When politicians talk about carbon taxes, they are usually talking about retail sales taxes. This seems like a very inefficient way to limit carbon emissions. Why not tax carbon at the mine entrance or the well head? Of course, we know the answer.
Environmentally-motivated taxes are a good idea for a number of reasons. Taxation is a tool which governments are accustomed to using. Taxes can motivate behaviour change, but they leave it up to the individual or business to decide how to change. Properly applied, environmental taxes can encourage innovation as well as conservation.
Of course, there is opposition to any tax from affected vested interests — to enact the measures I have suggested would require a government that is genuinely concerned about future generations of all life.
There are also other concerns about taxes, such as their overall effect on the economy and their role in promoting social justice and a fair distribution of wealth. These factors, along with the effects on ecological behaviour, need to be considered with any taxation measure.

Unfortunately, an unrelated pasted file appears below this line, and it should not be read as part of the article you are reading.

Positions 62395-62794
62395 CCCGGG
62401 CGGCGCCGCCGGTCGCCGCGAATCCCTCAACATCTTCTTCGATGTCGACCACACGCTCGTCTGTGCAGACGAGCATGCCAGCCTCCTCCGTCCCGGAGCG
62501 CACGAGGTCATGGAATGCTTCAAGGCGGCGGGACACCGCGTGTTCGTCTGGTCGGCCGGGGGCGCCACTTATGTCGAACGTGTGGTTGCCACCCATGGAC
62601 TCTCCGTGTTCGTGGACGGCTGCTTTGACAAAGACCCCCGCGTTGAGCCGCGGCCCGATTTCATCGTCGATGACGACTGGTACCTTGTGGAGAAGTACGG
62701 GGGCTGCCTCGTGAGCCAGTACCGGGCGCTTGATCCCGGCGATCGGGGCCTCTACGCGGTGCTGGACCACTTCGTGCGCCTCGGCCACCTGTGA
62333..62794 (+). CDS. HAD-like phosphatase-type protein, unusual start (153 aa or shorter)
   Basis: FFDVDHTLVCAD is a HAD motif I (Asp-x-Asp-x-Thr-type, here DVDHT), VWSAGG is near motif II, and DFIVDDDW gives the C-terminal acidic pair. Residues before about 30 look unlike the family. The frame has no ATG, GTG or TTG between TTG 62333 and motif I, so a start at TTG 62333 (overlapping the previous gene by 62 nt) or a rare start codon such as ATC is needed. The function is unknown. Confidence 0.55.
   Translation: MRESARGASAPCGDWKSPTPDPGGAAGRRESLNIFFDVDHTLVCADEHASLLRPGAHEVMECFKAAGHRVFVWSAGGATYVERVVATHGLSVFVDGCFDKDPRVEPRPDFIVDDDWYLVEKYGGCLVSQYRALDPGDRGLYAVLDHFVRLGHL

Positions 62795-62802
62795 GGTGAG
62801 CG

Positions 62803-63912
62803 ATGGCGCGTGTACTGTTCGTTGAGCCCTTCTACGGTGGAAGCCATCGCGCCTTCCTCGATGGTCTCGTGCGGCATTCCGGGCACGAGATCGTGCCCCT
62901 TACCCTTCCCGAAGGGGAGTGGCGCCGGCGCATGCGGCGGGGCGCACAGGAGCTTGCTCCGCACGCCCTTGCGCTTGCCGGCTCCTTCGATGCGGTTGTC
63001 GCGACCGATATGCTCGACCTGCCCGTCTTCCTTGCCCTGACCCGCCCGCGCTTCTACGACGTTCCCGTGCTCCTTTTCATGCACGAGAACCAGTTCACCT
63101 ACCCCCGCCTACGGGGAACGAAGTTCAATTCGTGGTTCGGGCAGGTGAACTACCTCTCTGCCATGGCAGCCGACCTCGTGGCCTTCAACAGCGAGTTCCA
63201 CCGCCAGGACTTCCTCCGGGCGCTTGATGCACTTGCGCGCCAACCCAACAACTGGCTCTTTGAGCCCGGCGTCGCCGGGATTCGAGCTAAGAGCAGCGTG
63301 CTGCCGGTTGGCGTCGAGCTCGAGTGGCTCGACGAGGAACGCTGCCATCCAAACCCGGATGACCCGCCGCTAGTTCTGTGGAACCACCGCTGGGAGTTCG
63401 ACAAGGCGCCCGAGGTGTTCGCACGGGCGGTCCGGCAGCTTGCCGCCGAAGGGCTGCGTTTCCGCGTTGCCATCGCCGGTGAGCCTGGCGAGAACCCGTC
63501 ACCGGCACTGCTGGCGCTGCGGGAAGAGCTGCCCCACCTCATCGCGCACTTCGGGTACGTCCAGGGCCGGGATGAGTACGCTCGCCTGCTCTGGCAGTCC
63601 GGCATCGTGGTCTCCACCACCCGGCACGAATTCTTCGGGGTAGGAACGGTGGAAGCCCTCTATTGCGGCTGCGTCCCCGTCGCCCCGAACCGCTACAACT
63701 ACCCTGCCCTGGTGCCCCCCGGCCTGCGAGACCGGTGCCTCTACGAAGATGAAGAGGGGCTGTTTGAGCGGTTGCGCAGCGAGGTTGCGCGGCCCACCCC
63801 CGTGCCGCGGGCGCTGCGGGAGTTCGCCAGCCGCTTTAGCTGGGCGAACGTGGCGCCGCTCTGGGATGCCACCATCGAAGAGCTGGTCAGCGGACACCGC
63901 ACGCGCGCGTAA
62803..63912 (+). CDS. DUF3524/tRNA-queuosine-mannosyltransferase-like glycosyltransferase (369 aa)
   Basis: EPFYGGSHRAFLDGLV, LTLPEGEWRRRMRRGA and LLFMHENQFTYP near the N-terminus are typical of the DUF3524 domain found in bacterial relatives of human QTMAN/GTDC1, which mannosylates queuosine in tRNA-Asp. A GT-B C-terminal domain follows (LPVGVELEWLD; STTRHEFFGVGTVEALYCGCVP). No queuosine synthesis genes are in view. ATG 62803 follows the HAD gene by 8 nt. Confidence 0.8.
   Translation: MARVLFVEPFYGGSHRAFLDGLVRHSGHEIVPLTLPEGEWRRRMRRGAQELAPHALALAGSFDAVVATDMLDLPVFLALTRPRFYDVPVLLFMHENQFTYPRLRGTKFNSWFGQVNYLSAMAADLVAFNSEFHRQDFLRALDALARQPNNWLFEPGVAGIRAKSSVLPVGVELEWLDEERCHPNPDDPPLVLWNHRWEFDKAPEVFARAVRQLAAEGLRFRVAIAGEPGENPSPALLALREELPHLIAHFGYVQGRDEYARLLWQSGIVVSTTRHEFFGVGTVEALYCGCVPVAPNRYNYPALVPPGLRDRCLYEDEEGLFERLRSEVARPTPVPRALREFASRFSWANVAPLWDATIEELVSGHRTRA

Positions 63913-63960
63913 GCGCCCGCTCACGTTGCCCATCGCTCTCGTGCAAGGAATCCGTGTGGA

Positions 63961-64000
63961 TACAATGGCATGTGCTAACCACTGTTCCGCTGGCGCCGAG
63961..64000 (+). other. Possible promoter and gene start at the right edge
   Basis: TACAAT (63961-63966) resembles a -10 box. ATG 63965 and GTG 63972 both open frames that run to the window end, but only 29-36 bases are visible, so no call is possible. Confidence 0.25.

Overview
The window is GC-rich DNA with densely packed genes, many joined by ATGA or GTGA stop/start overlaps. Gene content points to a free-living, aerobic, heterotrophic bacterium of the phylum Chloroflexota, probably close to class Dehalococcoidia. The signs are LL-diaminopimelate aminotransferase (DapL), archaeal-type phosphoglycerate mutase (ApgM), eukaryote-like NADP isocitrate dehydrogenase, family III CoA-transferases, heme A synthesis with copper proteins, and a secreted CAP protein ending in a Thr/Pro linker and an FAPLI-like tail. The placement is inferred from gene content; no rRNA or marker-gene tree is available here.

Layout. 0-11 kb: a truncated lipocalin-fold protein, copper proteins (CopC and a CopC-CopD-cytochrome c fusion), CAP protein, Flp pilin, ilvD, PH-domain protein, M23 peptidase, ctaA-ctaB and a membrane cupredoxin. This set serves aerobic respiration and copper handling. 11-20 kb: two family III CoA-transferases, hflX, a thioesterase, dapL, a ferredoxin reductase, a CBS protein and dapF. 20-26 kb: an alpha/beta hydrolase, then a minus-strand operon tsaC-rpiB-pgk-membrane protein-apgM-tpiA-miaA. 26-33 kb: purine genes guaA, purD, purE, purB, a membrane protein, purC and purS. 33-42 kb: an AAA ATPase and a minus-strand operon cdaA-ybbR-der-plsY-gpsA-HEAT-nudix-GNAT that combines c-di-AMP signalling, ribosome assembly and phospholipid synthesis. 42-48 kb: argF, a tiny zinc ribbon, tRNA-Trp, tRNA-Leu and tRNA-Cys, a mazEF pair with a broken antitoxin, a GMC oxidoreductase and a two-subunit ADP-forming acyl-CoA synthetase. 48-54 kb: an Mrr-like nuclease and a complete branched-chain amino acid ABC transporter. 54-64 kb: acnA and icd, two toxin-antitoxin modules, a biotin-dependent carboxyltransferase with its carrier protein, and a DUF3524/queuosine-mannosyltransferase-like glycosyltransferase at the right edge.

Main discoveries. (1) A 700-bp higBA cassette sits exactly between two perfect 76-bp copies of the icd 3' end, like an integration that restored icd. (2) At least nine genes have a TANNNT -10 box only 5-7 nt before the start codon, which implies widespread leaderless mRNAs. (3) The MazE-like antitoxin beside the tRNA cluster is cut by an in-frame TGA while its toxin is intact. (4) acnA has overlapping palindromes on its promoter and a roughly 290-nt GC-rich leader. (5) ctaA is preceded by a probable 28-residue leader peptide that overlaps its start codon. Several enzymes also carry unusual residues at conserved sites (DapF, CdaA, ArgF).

That’s more than enough about taxes. I realize that the measures suggested here are a long way from solving the ecological crisis or addressing its underlying causes. But taxation provides a policy tool that can reduce the damage we are doing to the planet without unduly disrupting economic life or personal liberty. Environmental taxes can perhaps buy time while we work out real solutions.